InsideMicrosoft

part of the Blog News Channel

Four Settle Bogus Spyware Case

Four people, all of whom were accused of promoting a fake and malicious software product that claimed to protect computers from spyware, have agreed to pay fines after a lawsuit by Microsoft and the Washington State Attorney General. The software, Secure Computer’s Spyware Cleaner, was advertised on Google AdWords for search terms like “Microsoft spyware cleaner,” and “Microsoft antispyware”, but not only didn’t remove spyware as it claimed to do, it actually made computers less secure.

In most of the cases, the accused made large percentages of the $49.95 cost of a copy of Spyware Cleaner, by referring users to purchase it. Microsoft was right to be irked when it saw that Google’s advertising platform was being used to generate those referrals. However, they earn my respect in showing the intelligence and restraint to sue the advertisers, not Google.

God knows there are many at Microsoft who would love to shove a lawsuit up Google’s collective, uh, something, but those sort of lawsuits do nothing but try to take advantage of poorly knowledgeable judges. Companies like Google, who run an automated system, should not be sued as service providers, and going after the users who abuse the system for their illegal means is the way to do it.

You hear that, Geico? American Blinds?

June 8th, 2006 Posted by | AntiSpyware, General, Google, Law, Security | no comments



Windows Live OneCare Debuts

Microsoft has released Windows Live OneCare and it is available to buy online and at retail stores. Sure it seems like a nice product, protecting you and two other computers from spam, viruses, hackers and yourself all for $49.95 a year. But what really interests me is that this weekend the Best Buy sponsored number 66 NASCAR stockcar will have OneCare logos on it this Sunday, June 4, at Dover International Speedway. Now I might finally tune in to a NASCAR race.

Via the Windows Live OneCare Team Blog

June 2nd, 2006 Posted by | AntiSpyware, Live, OneCare, Security | no comments

Hosting sponsored by GoDaddy

Microsoft Announces OneCare Pricing

Okay, as predicted, here are the details on OneCare’s public release:

  • Windows OneCare Live will arrive in June in stores or as a download, costing $49.95 for up to three computer.
  • Those who signed up for the beta (which closes on April 31), will be able to subscribe for the first year for $19.95 between April 1 and April 31.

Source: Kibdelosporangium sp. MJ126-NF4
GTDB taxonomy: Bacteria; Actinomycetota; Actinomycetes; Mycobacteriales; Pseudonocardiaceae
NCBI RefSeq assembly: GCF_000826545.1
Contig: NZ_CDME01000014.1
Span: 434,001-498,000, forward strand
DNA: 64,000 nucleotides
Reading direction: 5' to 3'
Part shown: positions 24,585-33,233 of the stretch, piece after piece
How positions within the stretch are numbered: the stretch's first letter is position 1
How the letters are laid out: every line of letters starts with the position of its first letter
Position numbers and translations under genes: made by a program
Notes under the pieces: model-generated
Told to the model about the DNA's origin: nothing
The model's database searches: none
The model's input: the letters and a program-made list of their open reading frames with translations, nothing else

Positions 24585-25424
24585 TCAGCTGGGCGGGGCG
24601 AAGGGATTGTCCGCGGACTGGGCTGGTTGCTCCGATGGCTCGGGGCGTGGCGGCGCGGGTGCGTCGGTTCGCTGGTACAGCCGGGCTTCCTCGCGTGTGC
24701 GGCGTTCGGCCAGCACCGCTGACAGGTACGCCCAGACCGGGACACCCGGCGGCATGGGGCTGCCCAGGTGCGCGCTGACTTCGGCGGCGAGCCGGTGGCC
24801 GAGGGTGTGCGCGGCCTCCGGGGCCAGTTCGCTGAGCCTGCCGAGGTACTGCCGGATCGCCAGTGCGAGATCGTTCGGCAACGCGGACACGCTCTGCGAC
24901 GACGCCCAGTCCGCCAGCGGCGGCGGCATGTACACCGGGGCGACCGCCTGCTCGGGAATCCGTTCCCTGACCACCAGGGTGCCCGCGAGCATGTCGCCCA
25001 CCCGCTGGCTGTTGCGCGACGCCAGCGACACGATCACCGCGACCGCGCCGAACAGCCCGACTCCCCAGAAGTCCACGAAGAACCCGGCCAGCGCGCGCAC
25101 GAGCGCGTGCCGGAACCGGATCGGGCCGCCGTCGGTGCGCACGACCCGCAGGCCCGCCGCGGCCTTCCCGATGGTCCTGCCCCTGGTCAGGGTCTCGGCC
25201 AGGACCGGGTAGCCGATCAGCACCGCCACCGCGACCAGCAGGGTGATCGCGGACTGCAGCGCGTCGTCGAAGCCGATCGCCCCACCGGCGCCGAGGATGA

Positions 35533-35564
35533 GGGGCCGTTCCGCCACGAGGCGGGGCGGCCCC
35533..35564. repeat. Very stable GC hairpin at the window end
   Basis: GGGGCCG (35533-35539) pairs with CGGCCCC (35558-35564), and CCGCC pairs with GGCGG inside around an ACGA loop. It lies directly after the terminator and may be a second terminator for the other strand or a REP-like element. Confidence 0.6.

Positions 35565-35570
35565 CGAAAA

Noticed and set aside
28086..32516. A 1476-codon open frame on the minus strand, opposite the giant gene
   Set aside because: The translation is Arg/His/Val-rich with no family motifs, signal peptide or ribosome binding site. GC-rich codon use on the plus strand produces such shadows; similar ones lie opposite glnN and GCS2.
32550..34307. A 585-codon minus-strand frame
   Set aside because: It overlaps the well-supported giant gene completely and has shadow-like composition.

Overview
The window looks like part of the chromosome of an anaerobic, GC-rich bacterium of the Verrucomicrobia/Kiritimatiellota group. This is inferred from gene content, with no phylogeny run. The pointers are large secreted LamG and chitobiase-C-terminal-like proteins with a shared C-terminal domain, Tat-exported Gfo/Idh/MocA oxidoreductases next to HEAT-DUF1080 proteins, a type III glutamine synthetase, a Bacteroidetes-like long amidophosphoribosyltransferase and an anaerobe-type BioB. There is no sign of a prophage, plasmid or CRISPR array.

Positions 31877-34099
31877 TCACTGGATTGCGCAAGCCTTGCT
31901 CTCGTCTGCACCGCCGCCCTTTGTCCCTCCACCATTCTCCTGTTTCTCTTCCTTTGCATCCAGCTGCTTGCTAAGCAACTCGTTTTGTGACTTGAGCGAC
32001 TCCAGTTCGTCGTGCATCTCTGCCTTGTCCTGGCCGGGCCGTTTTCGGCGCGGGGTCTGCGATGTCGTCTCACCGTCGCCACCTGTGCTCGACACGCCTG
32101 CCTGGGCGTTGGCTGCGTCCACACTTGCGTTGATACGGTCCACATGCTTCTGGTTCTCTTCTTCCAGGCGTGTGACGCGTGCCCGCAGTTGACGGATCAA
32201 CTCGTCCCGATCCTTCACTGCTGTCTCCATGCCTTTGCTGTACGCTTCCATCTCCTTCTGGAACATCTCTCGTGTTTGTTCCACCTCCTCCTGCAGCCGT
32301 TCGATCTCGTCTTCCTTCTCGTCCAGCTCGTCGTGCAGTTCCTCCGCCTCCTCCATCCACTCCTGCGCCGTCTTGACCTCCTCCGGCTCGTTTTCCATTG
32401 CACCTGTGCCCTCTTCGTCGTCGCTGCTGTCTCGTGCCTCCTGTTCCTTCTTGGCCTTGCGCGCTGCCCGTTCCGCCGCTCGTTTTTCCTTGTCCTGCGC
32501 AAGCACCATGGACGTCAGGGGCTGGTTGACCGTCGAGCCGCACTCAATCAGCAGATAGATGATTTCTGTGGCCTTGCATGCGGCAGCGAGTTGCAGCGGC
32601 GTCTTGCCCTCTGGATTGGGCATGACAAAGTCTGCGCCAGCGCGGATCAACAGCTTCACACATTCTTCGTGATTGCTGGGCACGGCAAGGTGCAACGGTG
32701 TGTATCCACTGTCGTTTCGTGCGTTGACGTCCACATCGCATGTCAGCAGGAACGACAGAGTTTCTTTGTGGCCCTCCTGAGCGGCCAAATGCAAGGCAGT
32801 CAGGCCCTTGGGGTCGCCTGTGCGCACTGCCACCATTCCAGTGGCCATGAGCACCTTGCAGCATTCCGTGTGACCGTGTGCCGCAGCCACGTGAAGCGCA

• OneCare will include Windows Defender for spyware protection, as well as the already included antivirus, firewall, tuneup and backup features
  • OneCare will also include tech support, available via e-mail, phone and web chat, at no additional charge

The last one is huge. We’re talking about Microsoft offering PC technical support at a decent price. By itself, that is worth more than the cost of a OneCare subscription, based on what MS normally charges. I can’t think of anyone who wouldn’t benefit from a 20 dollar first year of OneCare. Sign up, peoples!

February 7th, 2006 Posted by | AntiSpyware, Defender, General, OneCare, Security | no comments

Symantec Announces Security As A Service

Security company Symantec has unveiled plans for a security service that will offer protection against spyware, phishing, spam and viruses, as well as backup and optimization technology. Code-named “Genesis”, it will be sold on a subscription basis as a hosted service.

The service is clearly designed to head off Windows OneCare, which should be nearing feature complete at the same time (assuming Microsoft wants it ready for Vista), as well as Windows Defender and Internet Explorer’s Phishing Filter. It will be a single integrated system designed for security, optimization and backup, the three cornerstones of OneCare, and will likely launch in September, one or two months prior to Vista.

CNET reports:

The software, code-named Genesis, will integrate components of Symantec’s current security, PC optimisation and backup products, the security company said. It will be sold on a subscription basis and will require an initial one-year agreement. Pricing has not yet been determined.

… Online shoppers will be able to use Genesis to securely store personal information such as credit card numbers, Symantec said. They can also use it to authenticate Web sites, the company said.

The technology in Genesis comes from current Symantec products such as Norton Internet Security and SystemWorks, as well as from work by Whole Security, the anti-phishing specialist Symantec acquired in September of last year, Powledge said.